On Sunday, 37-year-old Ralkina Jones was found dead in a Cleveland Heights, Ohio, jail cell. A Cleveland NBC affiliate reports that Jones had a violent altercation with her ex-husband before being arrested on Friday, and that a Monday autopsy by the county medical examiner found nothing suspicious about her death. Northeast Ohio Media Group adds that Jones seemed fine when her sister visited on Saturday before being hospitalized due to concerns about her blood sugar and blood pressure on the day she died. But even without a full accounting of exactly what happened, the story of a person of color dying behind bars is becoming increasingly familiar—a sort of a horrific epilogue to a year defined by police killings of unarmed black men.
In fact, Jones—whose uncle Craig Bickerstaff was shot to death in a confrontation with Cleveland police in 2003—is at least the fourth person of color to die in an American jail this month. Although the deaths that came toward the beginning of July did not garner national attention, they are under renewed scrutiny since Sandra Bland, a 28-year-old black woman, died in a Texas jail on July 13 after a confrontation with a police officer who pulled her over for allegedly failing to use her turn signal. Since people all over the country started asking #WhatHappenedToSandraBland—authorities are maintaining her death was a suicide—each subsequent death has begged the broader question: Why does this keep happening?
On July 9, Rexdale Henry was picked up by police for failing to pay a fine. As the Jackson Free Press reported, the 53-year-old was a member of the Choctaw tribe in Neshoba County, Mississippi, and a prominent community activist. Five days after he was taken into custody, Henry was found dead in his cell at the county jail, inviting comparisons to three civil-rights activists who were held in Neshoba and then turned up dead in 1964—as well as much more recent events.
Two law professors at Syracuse University in New York are helping Henry's family conduct an independent probe into his death. "At a time when the nation is focused on the terrible circumstances of the brutal death of Sandra Bland, it is critical to expose the many ways in which Black Americans, Native Americans and other minorities are being arrested for minor charges and end up dead in jail cells," one of them, Janis McDonald, said in a statement.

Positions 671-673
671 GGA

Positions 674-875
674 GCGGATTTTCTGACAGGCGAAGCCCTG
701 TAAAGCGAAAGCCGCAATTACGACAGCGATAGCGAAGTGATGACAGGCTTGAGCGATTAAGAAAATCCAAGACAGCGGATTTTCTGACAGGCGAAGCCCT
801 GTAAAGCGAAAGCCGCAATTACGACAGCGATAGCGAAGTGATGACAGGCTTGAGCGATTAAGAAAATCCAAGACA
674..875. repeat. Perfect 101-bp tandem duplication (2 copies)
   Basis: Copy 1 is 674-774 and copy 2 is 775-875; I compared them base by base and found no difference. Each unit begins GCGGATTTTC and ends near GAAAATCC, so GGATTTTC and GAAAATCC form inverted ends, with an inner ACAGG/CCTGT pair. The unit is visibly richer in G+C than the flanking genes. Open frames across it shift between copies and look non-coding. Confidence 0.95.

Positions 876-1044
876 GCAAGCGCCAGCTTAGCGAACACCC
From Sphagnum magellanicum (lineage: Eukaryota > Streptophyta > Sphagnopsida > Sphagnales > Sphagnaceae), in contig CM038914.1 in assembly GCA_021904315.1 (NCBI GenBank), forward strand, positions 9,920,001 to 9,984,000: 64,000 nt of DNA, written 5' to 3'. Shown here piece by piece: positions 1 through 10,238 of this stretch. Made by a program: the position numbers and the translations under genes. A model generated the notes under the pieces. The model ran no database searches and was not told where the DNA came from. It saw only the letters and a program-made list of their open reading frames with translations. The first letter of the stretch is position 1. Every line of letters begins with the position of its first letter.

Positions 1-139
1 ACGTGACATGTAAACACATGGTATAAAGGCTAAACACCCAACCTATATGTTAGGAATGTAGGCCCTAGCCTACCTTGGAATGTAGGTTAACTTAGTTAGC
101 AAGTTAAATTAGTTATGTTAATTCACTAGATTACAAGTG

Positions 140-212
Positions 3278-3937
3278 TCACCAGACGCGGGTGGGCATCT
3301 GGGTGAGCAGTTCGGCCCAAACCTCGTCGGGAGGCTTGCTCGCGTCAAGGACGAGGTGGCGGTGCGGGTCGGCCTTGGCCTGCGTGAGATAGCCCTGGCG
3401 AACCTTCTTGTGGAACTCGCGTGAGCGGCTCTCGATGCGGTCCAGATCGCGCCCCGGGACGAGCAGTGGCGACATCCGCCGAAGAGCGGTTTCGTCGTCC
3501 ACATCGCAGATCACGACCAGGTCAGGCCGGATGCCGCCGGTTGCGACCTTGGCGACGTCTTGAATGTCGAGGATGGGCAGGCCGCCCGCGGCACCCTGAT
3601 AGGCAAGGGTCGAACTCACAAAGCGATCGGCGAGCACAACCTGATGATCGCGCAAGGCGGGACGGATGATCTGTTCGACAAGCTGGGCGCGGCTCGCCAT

On July 14—the same day Henry died—an 18-year-old black girl named Kindra Chapman was found hanging by a bedsheet at a jail in Homewood, Alabama. She had been arrested earlier in the evening for stealing a cell phone.
In Rolling Stone on Friday, Matt Taibbi argued that even if Sandra Bland technically committed suicide, she was effectively murdered. The headline might be incendiary, but the piece itself makes several valid points, mostly about how Bland was arrested for essentially no reason and threatened with violence for daring to disagree with an officer of the law. She died during what most observers seem to agree was an illegal detention, arguably a crime in its own right.
As absurd it is to die over the crime of failing to use a turn signal, it's really just as preposterous that someone should die days earlier for failing to own up to a debt. No sane person would argue that a human life is worth the same as a cell phone, either.
And as Taibbi pointed out, what happened to Sandra Bland is "not just happening in a few well-publicized cases a year, but routinely, in hundreds of thousands or even millions of incidents we never hear of." So if four people of color in one month seems like a lot, it's worth asking if this is really a new development, or just something the public never paid all that much attention to until the activism and rage that emerged around this time last year forced us to start asking some hard questions.
This post has been updated.
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